|Year : 2016 | Volume
| Issue : 4 | Page : 213-216
Demineralized freeze-dried bone allograft in treatment of interproximal vertical defect - a clinical report
Ruchi Srivastava MDS 1, Pushpendra K Verma2, Vivek Tripathi3, Pragya Tripathi4
1 Department of Periodontology, Saraswati Dental College and Hospital, Lucknow, India
2 Department of Conservative Dentistry and Endodontics, Saraswati Dental College and Hospital, Lucknow, India
3 Department of Periodontics, Azamgarh Dental College, Azamgarh, Uttar Pradesh, India
4 Department of Conservative Dentistry and Endodontics, Mithila Minority Dental College and Hospital, Darbanga, Bihar, India
|Date of Submission||27-Jun-2016|
|Date of Acceptance||21-Aug-2016|
|Date of Web Publication||14-Dec-2016|
Department of Periodontology, Saraswati Dental College and Hospital, Lucknow 227105, Uttar Pradesh
Source of Support: None, Conflict of Interest: None
Bone destruction due to periodontal disease is one of the factors responsible for loss of teeth. The ultimate goal of periodontal therapy is predictable regeneration of lost periodontal tissue including bone defects. Various bone graft materials have been used for periodontal regeneration, which include autogenous grafts, allografts, xenografts, and synthetically produced ones. Amongst allogenic bone grafts, demineralized freeze-dried bone allograft (DFDBA) is most commonly used. All the bone allografts are osteoconductive, but DFDBA also provide an osteoinductive effect. DFDBA has been successfully used to reconstruct intraosseous periodontal defects and furcation defects. This case report describes the management of an intrabony defect in a maxillary left canine where the osseous defect included loss of buccal wall extending up to the periapical region. This localized periodontitis was successfully treated with periodontal regenerative technique using DFDBAs. DFDBA was used because it contains BMP, which induces new bone formation during the healing process. After 1-year follow-up of treatment, the tooth was functional without any signs and symptoms. Clinical and radiographic changes revealed healthy periodontal support.
Keywords: allograft, demineralized freeze-dried bone allograft, periodontal regeneration
|How to cite this article:|
Srivastava R, Verma PK, Tripathi V, Tripathi P. Demineralized freeze-dried bone allograft in treatment of interproximal vertical defect - a clinical report. Tanta Dent J 2016;13:213-6
|How to cite this URL:|
Srivastava R, Verma PK, Tripathi V, Tripathi P. Demineralized freeze-dried bone allograft in treatment of interproximal vertical defect - a clinical report. Tanta Dent J [serial online] 2016 [cited 2023 Mar 26];13:213-6. Available from: http://www.tmj.eg.net/text.asp?2016/13/4/213/195719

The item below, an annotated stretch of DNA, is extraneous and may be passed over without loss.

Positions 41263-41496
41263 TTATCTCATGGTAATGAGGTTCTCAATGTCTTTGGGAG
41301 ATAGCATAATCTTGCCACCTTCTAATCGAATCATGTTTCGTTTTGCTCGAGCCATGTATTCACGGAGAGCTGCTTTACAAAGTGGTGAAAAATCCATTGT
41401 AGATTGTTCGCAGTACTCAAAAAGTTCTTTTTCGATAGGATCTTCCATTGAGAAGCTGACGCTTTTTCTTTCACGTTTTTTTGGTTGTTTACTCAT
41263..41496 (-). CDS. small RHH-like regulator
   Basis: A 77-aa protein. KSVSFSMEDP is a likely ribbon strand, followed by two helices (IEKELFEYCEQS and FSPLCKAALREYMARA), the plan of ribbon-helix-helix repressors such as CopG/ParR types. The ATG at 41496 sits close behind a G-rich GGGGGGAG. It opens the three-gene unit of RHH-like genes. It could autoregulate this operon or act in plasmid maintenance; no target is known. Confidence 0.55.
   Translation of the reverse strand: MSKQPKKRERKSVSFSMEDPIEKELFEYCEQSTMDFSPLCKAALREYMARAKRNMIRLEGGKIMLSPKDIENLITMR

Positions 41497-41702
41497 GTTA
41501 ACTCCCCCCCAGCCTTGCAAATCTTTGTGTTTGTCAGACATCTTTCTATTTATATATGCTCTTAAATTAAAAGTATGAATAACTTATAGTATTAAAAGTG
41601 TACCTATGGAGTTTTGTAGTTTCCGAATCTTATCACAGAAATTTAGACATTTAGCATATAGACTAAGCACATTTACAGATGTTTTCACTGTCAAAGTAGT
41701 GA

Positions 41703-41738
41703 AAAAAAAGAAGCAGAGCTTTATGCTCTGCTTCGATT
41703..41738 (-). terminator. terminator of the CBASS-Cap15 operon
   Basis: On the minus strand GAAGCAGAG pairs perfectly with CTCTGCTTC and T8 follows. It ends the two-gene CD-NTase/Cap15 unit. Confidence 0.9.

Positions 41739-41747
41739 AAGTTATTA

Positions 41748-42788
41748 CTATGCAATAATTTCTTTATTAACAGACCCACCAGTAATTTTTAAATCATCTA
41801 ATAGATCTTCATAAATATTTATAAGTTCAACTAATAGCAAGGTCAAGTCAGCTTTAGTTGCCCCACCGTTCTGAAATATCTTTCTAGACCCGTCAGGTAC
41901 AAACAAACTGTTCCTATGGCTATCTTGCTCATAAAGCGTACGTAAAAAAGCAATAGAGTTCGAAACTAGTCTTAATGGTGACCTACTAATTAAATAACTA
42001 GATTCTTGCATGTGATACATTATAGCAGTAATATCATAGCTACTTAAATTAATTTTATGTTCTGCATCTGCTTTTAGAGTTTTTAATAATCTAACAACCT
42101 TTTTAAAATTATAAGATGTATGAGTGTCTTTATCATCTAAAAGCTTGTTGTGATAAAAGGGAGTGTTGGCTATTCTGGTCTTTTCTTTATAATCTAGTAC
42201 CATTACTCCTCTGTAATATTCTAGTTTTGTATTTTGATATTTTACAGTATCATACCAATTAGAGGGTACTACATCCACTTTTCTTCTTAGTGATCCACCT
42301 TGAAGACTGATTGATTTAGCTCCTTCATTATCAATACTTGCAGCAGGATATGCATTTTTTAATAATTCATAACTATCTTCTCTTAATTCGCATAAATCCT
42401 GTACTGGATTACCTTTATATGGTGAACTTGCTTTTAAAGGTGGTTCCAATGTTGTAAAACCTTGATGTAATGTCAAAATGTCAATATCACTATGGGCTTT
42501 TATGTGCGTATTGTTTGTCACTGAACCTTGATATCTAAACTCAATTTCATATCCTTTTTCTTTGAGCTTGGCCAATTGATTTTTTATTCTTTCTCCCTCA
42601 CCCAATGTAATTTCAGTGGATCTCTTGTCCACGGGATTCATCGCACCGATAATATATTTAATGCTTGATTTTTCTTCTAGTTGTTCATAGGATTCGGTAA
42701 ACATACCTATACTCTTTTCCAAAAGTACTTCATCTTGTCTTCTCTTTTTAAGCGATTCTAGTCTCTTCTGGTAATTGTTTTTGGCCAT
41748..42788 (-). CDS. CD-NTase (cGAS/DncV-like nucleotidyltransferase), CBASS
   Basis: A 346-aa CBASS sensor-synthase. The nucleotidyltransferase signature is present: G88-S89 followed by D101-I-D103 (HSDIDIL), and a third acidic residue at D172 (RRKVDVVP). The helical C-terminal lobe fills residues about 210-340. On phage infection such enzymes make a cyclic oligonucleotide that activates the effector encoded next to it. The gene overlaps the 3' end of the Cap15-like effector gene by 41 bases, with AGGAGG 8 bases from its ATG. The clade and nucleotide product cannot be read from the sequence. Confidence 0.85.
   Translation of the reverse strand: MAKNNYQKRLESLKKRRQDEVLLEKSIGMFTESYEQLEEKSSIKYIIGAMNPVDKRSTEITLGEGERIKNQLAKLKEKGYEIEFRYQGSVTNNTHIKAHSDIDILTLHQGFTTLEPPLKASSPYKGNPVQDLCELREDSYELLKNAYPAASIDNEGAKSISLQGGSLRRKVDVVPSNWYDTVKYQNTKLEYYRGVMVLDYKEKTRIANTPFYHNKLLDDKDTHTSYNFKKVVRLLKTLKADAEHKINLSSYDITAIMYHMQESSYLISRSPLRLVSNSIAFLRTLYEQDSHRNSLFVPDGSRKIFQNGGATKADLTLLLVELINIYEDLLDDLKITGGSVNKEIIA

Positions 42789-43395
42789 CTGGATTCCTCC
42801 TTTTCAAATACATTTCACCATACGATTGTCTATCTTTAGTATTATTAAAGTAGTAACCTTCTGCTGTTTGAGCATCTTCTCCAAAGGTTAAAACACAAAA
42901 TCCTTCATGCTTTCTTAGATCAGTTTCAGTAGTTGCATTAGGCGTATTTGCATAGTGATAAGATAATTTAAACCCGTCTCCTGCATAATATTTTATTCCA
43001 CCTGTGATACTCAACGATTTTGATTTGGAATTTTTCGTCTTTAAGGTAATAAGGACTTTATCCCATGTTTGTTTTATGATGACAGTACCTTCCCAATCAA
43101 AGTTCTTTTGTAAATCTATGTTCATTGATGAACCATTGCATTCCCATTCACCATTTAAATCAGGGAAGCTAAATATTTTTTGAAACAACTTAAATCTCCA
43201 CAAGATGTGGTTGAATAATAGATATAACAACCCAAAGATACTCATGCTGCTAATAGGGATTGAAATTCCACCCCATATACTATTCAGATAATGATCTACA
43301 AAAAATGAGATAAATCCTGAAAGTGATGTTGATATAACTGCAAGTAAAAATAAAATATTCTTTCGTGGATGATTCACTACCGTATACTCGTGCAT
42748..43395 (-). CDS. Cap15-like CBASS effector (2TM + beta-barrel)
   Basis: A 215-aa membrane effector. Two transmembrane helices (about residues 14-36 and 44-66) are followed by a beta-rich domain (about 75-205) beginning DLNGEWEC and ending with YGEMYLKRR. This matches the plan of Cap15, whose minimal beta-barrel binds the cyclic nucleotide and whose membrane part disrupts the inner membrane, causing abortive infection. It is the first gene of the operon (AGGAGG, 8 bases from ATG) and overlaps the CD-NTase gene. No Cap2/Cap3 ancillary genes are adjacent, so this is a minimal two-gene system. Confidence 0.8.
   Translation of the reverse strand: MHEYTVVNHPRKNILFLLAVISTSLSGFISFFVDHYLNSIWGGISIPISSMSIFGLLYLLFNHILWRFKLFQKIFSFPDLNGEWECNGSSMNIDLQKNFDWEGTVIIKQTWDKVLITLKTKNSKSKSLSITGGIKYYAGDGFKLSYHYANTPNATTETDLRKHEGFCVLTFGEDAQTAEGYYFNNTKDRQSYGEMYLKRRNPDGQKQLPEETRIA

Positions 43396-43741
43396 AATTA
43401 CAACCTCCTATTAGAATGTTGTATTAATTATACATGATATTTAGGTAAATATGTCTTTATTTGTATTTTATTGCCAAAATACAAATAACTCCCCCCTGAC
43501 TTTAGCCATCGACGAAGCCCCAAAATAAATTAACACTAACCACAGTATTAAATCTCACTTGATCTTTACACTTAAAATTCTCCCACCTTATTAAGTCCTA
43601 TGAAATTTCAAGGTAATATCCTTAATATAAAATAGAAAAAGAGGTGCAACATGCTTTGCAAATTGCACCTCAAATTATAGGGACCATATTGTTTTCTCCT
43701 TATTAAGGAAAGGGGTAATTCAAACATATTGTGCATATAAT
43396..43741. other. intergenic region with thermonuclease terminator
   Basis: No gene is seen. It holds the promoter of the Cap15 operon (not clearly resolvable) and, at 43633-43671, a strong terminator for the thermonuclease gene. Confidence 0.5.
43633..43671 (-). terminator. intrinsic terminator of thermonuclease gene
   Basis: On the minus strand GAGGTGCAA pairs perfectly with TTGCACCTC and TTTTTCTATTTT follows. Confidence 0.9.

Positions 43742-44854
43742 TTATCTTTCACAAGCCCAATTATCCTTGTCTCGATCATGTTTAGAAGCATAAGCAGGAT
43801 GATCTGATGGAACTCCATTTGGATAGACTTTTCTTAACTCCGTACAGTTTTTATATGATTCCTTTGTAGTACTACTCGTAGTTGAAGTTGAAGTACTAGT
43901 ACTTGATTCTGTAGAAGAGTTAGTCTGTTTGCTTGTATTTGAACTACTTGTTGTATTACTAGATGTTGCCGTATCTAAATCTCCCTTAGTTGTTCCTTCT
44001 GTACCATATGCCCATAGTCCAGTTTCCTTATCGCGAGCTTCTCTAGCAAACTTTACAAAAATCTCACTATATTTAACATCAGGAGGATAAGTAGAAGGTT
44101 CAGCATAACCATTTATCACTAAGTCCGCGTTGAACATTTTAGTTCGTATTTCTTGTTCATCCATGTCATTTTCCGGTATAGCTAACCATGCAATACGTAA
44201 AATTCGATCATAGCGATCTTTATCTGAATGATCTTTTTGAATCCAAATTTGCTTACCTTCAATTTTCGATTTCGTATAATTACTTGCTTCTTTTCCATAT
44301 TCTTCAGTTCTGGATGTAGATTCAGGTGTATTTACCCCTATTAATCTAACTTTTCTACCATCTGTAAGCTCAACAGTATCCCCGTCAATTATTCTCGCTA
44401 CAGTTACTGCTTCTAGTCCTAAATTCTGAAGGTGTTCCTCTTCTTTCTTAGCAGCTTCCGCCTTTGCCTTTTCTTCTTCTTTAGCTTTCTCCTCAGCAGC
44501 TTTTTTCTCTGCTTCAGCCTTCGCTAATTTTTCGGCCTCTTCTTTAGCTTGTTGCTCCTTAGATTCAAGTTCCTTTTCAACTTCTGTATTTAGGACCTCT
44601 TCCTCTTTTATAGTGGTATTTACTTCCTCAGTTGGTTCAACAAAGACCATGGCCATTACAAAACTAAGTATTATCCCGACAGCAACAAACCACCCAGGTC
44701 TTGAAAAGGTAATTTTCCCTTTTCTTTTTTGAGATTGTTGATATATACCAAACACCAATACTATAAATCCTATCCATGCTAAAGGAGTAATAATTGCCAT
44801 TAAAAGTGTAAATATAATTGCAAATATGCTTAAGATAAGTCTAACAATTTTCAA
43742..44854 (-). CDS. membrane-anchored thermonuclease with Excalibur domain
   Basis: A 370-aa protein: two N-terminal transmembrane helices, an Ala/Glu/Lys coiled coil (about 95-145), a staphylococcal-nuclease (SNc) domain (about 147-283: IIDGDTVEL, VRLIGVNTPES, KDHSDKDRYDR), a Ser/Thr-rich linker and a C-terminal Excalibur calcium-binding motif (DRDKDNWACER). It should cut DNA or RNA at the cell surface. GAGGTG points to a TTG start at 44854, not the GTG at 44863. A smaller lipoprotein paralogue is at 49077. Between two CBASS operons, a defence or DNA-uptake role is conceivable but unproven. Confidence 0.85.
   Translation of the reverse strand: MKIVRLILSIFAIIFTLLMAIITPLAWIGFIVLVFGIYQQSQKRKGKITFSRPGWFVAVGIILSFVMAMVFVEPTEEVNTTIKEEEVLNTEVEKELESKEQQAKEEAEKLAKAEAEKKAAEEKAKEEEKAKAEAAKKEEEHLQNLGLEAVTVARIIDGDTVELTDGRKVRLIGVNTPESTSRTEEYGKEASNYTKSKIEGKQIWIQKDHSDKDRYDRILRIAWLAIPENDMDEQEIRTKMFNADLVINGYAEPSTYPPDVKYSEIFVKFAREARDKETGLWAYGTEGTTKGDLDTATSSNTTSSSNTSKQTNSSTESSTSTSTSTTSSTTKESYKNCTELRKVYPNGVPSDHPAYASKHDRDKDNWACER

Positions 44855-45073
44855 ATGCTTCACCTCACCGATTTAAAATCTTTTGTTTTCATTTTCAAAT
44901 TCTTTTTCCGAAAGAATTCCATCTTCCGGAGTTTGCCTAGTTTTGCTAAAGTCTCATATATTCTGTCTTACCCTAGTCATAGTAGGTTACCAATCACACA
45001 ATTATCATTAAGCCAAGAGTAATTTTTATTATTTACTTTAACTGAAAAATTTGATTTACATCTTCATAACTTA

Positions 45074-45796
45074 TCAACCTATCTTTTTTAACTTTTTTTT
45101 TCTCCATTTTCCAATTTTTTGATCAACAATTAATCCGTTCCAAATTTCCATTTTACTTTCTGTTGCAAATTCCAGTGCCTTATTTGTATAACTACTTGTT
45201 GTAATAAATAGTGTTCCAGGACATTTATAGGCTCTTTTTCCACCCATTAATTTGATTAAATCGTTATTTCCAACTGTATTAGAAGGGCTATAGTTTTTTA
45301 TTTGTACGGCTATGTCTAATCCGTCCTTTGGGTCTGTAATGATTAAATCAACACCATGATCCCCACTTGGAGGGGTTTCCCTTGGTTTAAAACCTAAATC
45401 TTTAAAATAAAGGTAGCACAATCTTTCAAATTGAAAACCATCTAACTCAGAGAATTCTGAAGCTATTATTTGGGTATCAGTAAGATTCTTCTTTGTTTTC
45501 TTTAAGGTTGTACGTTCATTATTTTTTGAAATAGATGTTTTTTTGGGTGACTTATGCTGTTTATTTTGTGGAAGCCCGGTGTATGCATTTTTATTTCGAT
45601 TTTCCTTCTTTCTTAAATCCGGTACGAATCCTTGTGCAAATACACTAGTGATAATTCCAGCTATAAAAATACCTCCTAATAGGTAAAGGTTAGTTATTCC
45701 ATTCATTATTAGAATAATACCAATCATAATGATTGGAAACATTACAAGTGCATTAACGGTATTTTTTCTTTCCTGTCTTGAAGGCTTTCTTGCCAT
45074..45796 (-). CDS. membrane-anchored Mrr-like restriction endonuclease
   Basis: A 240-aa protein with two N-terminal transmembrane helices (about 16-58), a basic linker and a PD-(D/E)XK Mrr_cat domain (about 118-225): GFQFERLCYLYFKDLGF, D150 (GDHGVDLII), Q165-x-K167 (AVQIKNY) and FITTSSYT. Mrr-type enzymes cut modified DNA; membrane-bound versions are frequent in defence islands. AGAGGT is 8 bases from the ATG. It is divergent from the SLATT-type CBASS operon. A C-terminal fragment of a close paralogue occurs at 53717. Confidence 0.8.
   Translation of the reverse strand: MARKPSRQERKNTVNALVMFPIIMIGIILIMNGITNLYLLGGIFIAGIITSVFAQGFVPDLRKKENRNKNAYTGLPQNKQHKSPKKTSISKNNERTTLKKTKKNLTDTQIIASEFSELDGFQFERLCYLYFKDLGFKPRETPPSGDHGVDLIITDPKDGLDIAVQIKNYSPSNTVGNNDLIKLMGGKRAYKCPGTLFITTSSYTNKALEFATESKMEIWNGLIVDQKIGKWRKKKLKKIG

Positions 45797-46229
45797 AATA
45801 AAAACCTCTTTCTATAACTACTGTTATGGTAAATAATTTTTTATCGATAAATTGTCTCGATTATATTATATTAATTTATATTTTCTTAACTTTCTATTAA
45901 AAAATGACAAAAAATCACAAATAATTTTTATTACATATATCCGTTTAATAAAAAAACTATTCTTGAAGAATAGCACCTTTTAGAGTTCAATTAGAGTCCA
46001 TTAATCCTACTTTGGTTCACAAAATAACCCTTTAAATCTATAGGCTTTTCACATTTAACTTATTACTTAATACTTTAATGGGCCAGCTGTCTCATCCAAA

| Introduction|| |
The primary goal of periodontal treatment is to produce an environment that is conducive to oral health. Bone grafting is the most common form of regenerative therapy and many bone substitutes are available such as autografts, allografts, xenografts, and synthetic grafts. Although autogenous bone is still gold standard in bone regeneration procedures but due to its donor site morbidity and lesser quantity available, various other alternative products are preferred . One of its commonly used substitute is allogenic bone graft. Studies by Urist , have shown that demineralization of bone results in enhanced osteogenic potential. Demineralized freeze-dried bone allografts (DFDBA) have been used extensively in periodontal therapy and have shown significant improvements in bone augmentation procedures .
All other bone allografts are osteoconductive, but DFDBA also provide an osteoinductive effect. It is used because it contains bone morphogenetic protein (BMP), which induces new bone formation during healing process . DFDBA has its own limitations regarding availability of graft material, for which the operator has to depend upon a hospital source. Moreover, possibility of an immunological reaction and transmission of infective diseases are other disadvantages of DFDBA . By treatment of cadaveric bone with viral particles and cortical bone procured from a donor who had died of AIDS with a viricidal agent and demineralization in HCl has been found to inactivate HIV . This article presents a case report in which an intrabony defect in maxillary left canine was successfully treated with interdisciplinary approach, with combined endodontic treatment and DFDBA for bone regeneration.
| Case report|| |
A 32-year-old female visited Department of Periodontology with complain of pus discharge from upper left canine from past 6 days. On periodontal examination, gingiva of 23 was inflamed and edematous, bleeding on probing, pus discharge from gingival sulcus area and pocket depth 10 mm was present on mesial aspect [Figure 1]. On hard tissue examination, tooth was sensitive to vertical percussion with grade-I mobility, and pulp vitality tests showed no response in 23. On radiographic examination a deep vertical defect was present on mesial aspect of 23 extending up to root apex [Figure 2]. Therefore, considering dental history, clinical tests and radiographs, the case was diagnosed as 'localized chronic periodontitis with combined periodontal-endodontic lesion'.
A multidisciplinary approach involving endodontic and periodontal therapy was planned. After patient's consent phase-I periodontal therapy was done, followed by conventional root canal treatment. After re-evaluation of phase-I, periodontal surgery was planned. Under local anesthesia, mucoperiosteal flap was raised and abundant granulation tissue was observed with complete buccal dehiscence in 23 [Figure 3]. The root surfaces and apical area were thoroughly planed with help of curettes. After thorough root planing and apical curettage, this large osseous defect was filled with DFDBA (Tata Memorial Hospital, Mumbai, Maharashtra, India) covering the root surface [Figure 4]. Flap was repositioned and sutured with 3-0 silk nonresorbable interrupted sutures and periodontal pack was applied.